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   Tropical Species Abound  Beautiful Locals  Wreck Diving

Chuuk FSM: Photography & Video Production by Aqua Graphics, Ft

Micronesia, means "small islands" and is the collective name given to the two thousand, tiny, tropical islands, scattered over an area of more than three million square miles of the Pacific Ocean, between Hawaii and The Philippines. (Some islands are so small they do not appear on many world maps).

The eight, main island groups, that form Micronesia include: Guam, The Republic of Palau (Belau), The Marianas, Pohnpei, Yap, Truk (Chuuk), The Marshall Islands and Kosrae. Each island group has its own unique cultures, language, history and attractions.

 Tank Truk Lagoon Typical Dive Scene  Yap-Famous for its Manta Rays  The Stunning Beauty of Palau

The islands and atolls are the culminating result of volcanic activity, which took place millions of years ago. Many of the islands are the summits of huge, underwater mountains, or rims of sunken volcano craters, peaking through the water surface, forming tropical lagoons. 

Following World War II, The U.S. administered the Islands of Micronesia as a trust territory under the United Nations. More recently, the islands attained self-government, with subdivision and the formation of: The Republic of the Marshall Islands, Federated States of Micronesia, The Republic of Palau and The Commonwealth of the Northern Mariana Islands - a United States Territory.

Photo: Greer Geiger April 2005

Nippon Tank - Many are to be Found on Wrecks in Truk

Geographical Information: The Islands of Micronesia are situated north of Papua New Guinea and to the west of Hawaii, approximately 5 hours flying time, from Cairns. Made up of more than 2000 Islands, the total population is approximately 160,000. Guam, is the largest and most populous of the islands and the main gateway to Micronesia.

The People: Micronesia was settled about 3000 years ago by seafarers who travelled across from South East Asia. The English language is widely spoken in addition to a number of indigenous languages including; Palauan, Yapese, Chuukese and Marshallese.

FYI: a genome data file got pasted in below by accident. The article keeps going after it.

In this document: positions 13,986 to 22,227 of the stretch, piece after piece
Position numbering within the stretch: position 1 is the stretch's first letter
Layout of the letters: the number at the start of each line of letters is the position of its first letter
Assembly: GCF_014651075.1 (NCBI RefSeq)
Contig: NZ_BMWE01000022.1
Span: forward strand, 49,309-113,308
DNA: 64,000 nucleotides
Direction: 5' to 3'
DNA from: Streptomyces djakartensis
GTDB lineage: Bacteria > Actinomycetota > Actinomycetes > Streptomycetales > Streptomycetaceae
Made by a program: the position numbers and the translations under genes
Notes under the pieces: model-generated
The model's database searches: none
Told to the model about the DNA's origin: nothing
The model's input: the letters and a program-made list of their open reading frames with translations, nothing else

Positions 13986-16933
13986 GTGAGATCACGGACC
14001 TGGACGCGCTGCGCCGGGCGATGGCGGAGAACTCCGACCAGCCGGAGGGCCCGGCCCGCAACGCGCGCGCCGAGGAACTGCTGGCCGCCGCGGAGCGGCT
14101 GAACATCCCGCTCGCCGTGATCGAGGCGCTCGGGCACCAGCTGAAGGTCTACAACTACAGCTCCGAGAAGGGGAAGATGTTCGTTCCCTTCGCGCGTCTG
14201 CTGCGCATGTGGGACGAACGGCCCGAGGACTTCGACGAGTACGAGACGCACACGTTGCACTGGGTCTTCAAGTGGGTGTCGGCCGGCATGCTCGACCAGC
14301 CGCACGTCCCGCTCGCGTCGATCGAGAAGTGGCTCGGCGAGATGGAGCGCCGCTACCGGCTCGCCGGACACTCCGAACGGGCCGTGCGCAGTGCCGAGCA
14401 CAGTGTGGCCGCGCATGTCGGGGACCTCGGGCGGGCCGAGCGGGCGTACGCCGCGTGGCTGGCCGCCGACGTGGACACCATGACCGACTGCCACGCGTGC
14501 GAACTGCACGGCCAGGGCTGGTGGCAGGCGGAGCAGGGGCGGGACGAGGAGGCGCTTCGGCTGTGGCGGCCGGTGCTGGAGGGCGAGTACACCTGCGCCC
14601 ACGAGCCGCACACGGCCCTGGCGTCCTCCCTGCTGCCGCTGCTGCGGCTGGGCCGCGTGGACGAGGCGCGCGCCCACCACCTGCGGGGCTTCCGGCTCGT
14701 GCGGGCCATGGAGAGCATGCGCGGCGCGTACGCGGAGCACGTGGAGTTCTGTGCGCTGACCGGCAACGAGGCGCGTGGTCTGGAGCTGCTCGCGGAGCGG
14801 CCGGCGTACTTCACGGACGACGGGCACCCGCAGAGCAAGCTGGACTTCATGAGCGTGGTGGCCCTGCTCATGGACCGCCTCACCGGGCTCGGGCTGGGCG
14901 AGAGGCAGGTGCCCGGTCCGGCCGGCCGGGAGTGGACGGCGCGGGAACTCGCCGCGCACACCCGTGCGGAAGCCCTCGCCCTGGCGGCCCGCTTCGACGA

The Nature: The islands of Micronesia are geographically, culturally and naturally diverse. They include the high volcanic islands of Pohnpei and Kosrae, the raised coral islands of Guam and Saipan and coral atolls of The Marshall Islands. Inhabited areas consist of local villages that have maintained the traditional and cultural way of life, with few modern day facilities, there are also the more upmarket, resort areas of Guam and Saipan offering luxurious accommodation, entertainment attractions and great shopping. Micronesia has some of the most pristine underwater environments supporting thousands of fish species and a lush, tropical topside that houses an abundance of bird-life and flora and fauna.

   Clam Bikini AtollKwajalein Feather StarOne of the Famous Wrecks
Activities: Micronesia is renowned for its world class diving. The pristine waters plays host to a variety of dazzling marine life whilst Truk Lagoon is the ultimate destination for wreck diving enthusiasts. Kayak around the many islands or hike to secluded lake and waterfalls. For culture lovers visit and enjoy the experience of traditional village life and for the history buffs there are many World War II sites to keep you enthralled.


Electricity: Micronesia operates on 110 volt/60 cycle current

Climate: Tropical, with little seasonal variation. Average temperatures year round are 25 to 30 degrees Celsius with 70% humidity, depending on the island.

Passport and Visa: All visitors require a valid passport for entry into Guam. Australian Passport holders travelling to Micronesia do not require a visa. For Guam, a visa is required if the stay is more than 15 days. (Other passport holders: please check for visa requirements).
Currency: U.S. dollars are used throughout Micronesia. It is strongly recommended that travellers purchase U.S. dollar travellers cheques. International credit cards are also widely accepted.

Water ViewWrecks Are Not Just ShipsHistory Abounds Throughout MicronesiaResortDiving Pohnpei Micronesia

Water: The water is mostly safe to drink in major hotels and resort, however it's always best to drink bottled water. A jug of drinking water is usually supplied by hotels and bottled water is sold everywhere. In the tropics it is always important to drink plenty of non-alcoholic fluids to avoid dehydration.

Health: There is no major health risk in Micronesia, however please consult your G.P. well before departure to discuss the best prevention for you. Remember that some medications can make you sun sensitive, so extra care must be taken to ensure that skin is protected from sunburn.

Language: English is widely spoken along with a variety of indigenous languages.

Tipping: Micronesia follows the American custom and tipping is an accepted practice in restaurants, hotels, baggage handling. The minimum cash tip for Porter service is 1 dollar.

Dress: The emphasis is on light and casual clothing, with the exception of hotels in Guam. Swimwear is not permitted in the public areas of hotels - a light throw over is appropriate. Remember to cover up with light cotton clothing at dusk and dawn to prevent mosquito bites. Sun protection is absolutely essential.

Water Temperature: Average water temperature is 29 degrees C so only protective lycra suits or 3mm suits are needed.

Car rental: Available in parts of Micronesia. 

Religion: Predominantly Christian 

Time Zone: Micronesia stretches across 3 time zones: Palau is 9 hours ahead of GMT; Guam and Saipan 20 hours ahead and the Marshall Islands 12 hours ahead. 

Departure Tax: Most government departure taxes are pre-paid at the time of ticketing. Truk has a departure tax of USD 15.00 & Palau USD $20.00 which must be paid on departure.

Remains of Japanese Serviceman Must Be Respected

Click the pic to enlarge